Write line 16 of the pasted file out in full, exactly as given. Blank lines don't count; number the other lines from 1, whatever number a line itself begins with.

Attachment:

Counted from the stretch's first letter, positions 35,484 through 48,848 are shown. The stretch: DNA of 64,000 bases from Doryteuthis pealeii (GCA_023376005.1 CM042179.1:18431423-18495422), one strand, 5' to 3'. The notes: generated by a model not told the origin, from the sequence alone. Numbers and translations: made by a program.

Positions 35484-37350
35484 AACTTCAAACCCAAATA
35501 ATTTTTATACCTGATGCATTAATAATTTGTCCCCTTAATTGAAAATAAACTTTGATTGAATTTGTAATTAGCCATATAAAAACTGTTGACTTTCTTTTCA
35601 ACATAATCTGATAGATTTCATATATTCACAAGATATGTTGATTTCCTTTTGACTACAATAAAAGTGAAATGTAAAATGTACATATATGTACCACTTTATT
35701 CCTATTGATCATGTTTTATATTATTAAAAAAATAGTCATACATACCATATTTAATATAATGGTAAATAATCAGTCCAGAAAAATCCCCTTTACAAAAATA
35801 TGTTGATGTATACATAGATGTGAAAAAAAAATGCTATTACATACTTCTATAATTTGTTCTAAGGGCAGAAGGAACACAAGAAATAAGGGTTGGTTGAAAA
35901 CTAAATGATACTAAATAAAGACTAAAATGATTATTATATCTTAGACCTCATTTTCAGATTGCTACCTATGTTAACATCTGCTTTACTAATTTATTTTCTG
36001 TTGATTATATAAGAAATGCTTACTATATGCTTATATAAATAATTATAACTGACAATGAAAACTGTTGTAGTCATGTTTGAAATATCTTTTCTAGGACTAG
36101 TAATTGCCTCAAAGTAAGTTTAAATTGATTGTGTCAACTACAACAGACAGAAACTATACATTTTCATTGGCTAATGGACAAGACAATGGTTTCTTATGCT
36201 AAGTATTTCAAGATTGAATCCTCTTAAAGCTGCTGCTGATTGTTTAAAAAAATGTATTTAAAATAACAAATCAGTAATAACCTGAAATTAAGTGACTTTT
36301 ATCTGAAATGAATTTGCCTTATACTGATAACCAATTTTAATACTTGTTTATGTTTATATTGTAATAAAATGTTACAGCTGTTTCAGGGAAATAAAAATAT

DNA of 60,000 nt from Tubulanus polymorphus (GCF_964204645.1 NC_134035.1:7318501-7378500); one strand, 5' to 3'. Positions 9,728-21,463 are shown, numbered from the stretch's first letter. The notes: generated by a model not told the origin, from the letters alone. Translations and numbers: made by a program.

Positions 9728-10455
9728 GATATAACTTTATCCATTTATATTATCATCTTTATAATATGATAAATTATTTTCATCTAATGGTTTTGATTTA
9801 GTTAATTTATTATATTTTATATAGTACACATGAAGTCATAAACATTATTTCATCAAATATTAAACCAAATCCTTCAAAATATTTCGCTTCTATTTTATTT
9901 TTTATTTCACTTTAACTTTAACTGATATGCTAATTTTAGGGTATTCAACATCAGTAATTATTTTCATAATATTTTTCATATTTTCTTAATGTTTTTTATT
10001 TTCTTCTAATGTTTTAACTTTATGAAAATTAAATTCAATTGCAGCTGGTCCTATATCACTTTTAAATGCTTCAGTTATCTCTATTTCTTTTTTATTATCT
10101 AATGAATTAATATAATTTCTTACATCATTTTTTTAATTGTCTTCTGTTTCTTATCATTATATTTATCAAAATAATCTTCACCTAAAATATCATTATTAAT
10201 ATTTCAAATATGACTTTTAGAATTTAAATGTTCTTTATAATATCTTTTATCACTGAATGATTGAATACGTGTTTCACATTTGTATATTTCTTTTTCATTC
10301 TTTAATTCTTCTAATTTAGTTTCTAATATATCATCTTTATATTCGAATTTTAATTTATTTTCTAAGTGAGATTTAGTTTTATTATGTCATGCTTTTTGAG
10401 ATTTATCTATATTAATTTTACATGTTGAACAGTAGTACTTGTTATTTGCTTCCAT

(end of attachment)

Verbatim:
9801 GTTAATTTATTATATTTTATATAGTACACATGAAGTCATAAACATTATTTCATCAAATATTAAACCAAATCCTTCAAAATATTTCGCTTCTATTTTATTT